I was enjoying the restful “me” time, the warm sun on my face, REO Speedwagon blaring through my speakers. Quickly, my mood changed as I saw the cars in front of me beginning to swerve. I noticed patches of “something” in the road ahead and I too attempted to miss the “whatevers” strewn across the highway. I realized whatever we were avoiding was unavoidable…and now recognized my tires would be driving directly upon pockets of nails polka dotting the highway. Soon a familiar and dreaded thump came from one of my tires. I moved in to the right lane and then pulled off the side of the road. Not good. This, was in the pre-cell phone stage of my life.
The cars were flying by at about 75 miles per hour seemingly unharmed by the mine field of nails I had recently traversed. Yes I did have a spare. Yes I did take driver’s education and had a decent idea how to change a tire. But I was feeling very unsure of myself and my ability in the present moment. Soon a silver sedan pulled in front of me…and an irritated and uptight business man exited the vehicle. I approached him and he gruffly explained he had hit the patch of nails and he was driving a rental. He offered no assistance nor sympathy and as quickly as he arrived, he left.
I popped my trunk, pushed up my proverbial sleeves and decided I would get to work. Seconds later a large semi-truck pulled on to the side of the road, and a 30 something driver jumped out of his truck. He introduced himself as “Steve” and offered me a hand. He wore mirrored sunglasses and a big smile. I couldn’t see his eyes…but he had a bright personality and more experience with tires than me. I accepted his help. He explained he had been chasing me since Fayetteville, and was afraid he was going to lose me at the next weigh-in station. Slightly uncomfortable with his flirty familiarity, yet completely relieved that I was not changing this tire alone…I allowed the conversation to continue in whatever direction he wanted it to go. He told me the truckers have been talking about me up and down highway 95. He wished the ring on my finger didn’t mean what he thought it meant. He asked if I wanted to grab coffee, “as friends.” I politely declined. I think he made reference to the fact he would never leave his new bride on the side of the road defenseless and wondered if I was sure I might not join him for an early lunch, but again I politely declined.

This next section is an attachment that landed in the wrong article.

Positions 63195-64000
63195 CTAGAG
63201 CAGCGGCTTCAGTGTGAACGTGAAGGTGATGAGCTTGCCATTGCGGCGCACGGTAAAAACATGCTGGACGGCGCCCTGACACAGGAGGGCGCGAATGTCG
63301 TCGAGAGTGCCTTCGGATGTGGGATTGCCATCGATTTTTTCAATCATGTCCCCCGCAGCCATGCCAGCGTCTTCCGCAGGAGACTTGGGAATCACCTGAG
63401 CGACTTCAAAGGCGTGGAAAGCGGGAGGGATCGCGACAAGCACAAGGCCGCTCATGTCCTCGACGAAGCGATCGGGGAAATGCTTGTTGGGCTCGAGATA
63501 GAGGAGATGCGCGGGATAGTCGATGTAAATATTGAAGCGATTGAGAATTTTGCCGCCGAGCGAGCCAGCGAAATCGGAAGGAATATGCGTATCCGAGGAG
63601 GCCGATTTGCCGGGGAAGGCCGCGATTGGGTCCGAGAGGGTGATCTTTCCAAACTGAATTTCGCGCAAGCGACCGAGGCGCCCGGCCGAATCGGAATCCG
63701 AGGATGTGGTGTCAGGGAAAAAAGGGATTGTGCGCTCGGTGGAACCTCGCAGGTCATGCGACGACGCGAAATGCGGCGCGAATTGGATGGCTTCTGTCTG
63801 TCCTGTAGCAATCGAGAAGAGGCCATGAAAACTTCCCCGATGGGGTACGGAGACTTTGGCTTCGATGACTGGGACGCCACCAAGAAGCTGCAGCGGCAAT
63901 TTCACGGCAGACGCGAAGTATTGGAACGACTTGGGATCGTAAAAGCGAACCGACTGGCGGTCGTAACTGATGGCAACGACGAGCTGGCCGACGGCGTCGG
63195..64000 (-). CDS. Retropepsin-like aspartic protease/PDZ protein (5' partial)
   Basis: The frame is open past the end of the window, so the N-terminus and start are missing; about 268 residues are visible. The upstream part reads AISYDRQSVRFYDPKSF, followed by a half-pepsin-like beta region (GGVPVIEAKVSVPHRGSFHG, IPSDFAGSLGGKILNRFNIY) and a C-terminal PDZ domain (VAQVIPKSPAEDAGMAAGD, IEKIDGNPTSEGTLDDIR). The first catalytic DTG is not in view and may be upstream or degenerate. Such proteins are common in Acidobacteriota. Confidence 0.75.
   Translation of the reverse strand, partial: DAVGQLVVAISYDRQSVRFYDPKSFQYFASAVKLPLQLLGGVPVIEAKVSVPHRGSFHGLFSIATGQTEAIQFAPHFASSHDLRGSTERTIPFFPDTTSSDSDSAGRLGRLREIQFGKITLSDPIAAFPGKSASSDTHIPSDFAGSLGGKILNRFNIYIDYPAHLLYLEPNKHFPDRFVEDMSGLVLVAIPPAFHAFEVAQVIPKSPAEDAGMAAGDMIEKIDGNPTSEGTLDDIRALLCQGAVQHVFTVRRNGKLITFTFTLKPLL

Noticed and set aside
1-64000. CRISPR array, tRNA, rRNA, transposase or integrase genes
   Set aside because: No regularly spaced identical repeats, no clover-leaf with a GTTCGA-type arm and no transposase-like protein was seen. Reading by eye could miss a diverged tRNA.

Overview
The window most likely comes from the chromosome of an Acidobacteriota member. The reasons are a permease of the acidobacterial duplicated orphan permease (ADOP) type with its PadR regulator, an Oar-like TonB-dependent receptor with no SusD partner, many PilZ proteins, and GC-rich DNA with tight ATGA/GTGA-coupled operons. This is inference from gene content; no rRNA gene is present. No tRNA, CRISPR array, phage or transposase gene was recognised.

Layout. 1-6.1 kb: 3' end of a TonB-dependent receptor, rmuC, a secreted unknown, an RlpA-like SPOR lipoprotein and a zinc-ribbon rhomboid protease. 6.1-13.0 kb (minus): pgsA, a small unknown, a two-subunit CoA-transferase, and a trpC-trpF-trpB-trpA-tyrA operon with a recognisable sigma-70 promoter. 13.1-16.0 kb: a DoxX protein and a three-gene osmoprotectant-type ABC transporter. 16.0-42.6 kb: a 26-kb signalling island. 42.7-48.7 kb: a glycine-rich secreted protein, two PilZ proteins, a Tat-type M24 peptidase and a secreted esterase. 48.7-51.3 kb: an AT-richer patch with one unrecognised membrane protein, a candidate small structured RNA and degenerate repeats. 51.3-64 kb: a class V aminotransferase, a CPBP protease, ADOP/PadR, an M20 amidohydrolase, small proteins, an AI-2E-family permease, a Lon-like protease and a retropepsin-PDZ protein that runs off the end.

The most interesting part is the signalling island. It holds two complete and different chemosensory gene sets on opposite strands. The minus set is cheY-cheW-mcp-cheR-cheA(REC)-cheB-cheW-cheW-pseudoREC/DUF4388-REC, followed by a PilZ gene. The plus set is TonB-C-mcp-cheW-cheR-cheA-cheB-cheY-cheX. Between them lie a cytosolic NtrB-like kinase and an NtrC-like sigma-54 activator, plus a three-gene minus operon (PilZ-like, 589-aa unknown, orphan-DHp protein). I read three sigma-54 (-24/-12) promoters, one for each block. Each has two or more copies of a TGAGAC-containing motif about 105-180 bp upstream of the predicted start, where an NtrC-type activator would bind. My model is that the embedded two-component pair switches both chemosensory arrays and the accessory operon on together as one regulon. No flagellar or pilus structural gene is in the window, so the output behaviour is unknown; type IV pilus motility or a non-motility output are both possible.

Quickly he shifted subjects and began to scold me for my guliable nature. Clarifying how trusting I was and how careful I had to be accepting help from strangers. He expounded upon a personal story of a man he had worked with for years within his company. A man who recently was arrested for multiple rapes and murders of women he had “collected” on the side of the road. In great detail he told of the specific body parts found in baggies in the mans’ refrigerator. He laughed and said, “he had the cleanest truck in the fleet!” I smile uncomfortably. I scanned my trunk and found a random kitchen knife. (No idea why it was there.) I picked it up and placed it on the side of the car near me. Did I actually believe I might “over take” the man with this knife if he his intentions proved less good Samaritan-like? Steve chattered on and on about abductions and stranger danger and made a chivalrous offer to follow me as far as I needed to go to get my tire fixed before joining my husband in Charleston. I politely agreed. The moment I climbed in to my car I pressed the gas pedal to the floor, attempting to get as far away from Steve as I possibly could. I felt safer inside my car, but could not get the images of truckers abducting women and keeping their breasts for souvenirs out of my head. It was enough to make my skin crawl…I wasn’t going to take any chances with Mr. Steve “catching me” again.